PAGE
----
Using a music stand that's too low can be another cause of strain.
Good luck.
--John

sphinx

Re: Shoulder Pain Induced by Guitar Playing

Post by sphinx » Wed Apr 30, 2014 7:41 pm

Left shoulder pain can result from placing the guitar too far to the left. Try to play for a while with the guitar on the right leg, using a guitar support such as the ergoplay to raise the guitar neck conveniently, and see whether this helps.

Mick the Ramirez Man

Re: Shoulder Pain Induced by Guitar Playing

Post by Mick the Ramirez Man » Wed Apr 30, 2014 8:46 pm

Believe it or not ... I'm on the forum right now because my left shoulder started to bother me after a couple hours of practice! But, it's never happened before and I was playing in an unconventional position ... half sitting up on the couch ... :wink:

User avatar
Lawler
Posts: 1298
Joined: Sun Mar 31, 2013 12:36 am

Re: Shoulder Pain Induced by Guitar Playing

Post by Lawler » Wed Apr 30, 2014 9:41 pm

R_Pegio wrote:... I may have to stop playing because of a nagging ache to my left shoulder which is definitely induced by playing the guitar.
Sorry you're going through that. That's hard.

Some good ideas so far.

Also...

before you stop playing, consider...

1) when the shoulder hurts, lie on your back while practicing. I've done it and I liked it!
2) when sitting, some of the time rest the guitar on the right leg instead of the left to change the physical "geometry". Philip Rosheger and Jose Tomas (not to mention Paco de Lucia) sat that way. And they were quite fine guitarists.
3) increase your fitness level, especially shoulders and abs. This is what worked for me when I had a similar issue. I'm not talking about macho bodybuilding... 5 lb dumbbells and easy ab exercises for a few minutes a day. Easy to research online, create a balanced ex program, and try for 3 months to check. IMO, that would be a good thing for any guitarist, actually, shoulder pain or not. :)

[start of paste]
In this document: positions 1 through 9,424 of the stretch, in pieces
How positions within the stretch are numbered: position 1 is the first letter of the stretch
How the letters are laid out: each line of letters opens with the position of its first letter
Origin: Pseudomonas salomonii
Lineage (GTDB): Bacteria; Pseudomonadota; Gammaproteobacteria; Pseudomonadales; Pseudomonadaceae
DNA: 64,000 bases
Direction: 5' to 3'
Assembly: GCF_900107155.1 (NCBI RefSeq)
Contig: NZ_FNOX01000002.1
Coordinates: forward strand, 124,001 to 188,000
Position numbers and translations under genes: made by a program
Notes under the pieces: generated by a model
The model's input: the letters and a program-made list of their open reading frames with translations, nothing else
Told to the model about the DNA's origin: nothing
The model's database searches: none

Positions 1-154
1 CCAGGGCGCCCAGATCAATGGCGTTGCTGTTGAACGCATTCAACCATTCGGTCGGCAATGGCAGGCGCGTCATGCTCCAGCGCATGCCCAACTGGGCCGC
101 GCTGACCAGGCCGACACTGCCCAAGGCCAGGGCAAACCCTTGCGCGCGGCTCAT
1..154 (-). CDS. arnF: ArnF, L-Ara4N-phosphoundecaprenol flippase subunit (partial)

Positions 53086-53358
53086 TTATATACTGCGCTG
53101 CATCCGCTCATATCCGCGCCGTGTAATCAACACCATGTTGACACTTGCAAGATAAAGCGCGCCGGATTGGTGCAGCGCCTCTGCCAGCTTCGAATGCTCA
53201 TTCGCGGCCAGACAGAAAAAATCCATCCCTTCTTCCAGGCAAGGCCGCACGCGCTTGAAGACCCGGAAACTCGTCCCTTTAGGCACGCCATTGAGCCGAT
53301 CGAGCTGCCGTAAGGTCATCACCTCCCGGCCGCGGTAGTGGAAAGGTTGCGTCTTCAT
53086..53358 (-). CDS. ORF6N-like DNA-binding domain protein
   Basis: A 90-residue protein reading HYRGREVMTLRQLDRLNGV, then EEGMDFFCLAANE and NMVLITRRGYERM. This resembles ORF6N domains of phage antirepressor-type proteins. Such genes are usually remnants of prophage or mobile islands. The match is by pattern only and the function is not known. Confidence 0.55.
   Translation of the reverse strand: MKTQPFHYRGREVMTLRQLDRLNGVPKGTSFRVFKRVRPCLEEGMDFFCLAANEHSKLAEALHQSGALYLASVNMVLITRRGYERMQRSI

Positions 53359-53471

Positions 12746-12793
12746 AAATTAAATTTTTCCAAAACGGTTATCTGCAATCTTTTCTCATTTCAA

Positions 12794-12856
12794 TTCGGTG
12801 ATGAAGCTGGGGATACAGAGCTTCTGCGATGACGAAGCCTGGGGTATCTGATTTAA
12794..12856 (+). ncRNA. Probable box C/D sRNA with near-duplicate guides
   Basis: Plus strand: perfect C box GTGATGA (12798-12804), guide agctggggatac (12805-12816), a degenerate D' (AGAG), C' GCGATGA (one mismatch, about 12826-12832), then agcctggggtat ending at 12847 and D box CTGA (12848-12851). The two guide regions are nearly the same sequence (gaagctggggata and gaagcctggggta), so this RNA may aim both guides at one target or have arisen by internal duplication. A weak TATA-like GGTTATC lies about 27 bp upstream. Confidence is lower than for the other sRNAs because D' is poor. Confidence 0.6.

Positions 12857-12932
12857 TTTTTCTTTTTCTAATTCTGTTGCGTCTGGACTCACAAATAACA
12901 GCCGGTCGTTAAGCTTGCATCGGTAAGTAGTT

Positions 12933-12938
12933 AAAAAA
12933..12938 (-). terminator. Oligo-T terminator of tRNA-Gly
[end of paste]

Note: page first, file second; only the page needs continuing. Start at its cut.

Jim Imbur

Re: Shoulder Pain Induced by Guitar Playing

Post by Jim Imbur » Thu May 01, 2014 1:39 am

If you go on the website for Dynarette guitar cushions (I do not remember the site name but I believe it is not Dynarette- time to google), somewhere on the site there is a very interesting testimonial from a Scottish physician who has studied musicians' injuries. He writes about the effect (on some people) of the twisting of the spine due to use of a foot stool and the effect on nerves located in the shoulder. There are those who have used a footstool for years with no ill effects but the good doctor's comments may apply to your situation. I agree with other posters who recommend a visit to your personal physician but the info on Dynarette is certainly worth reading.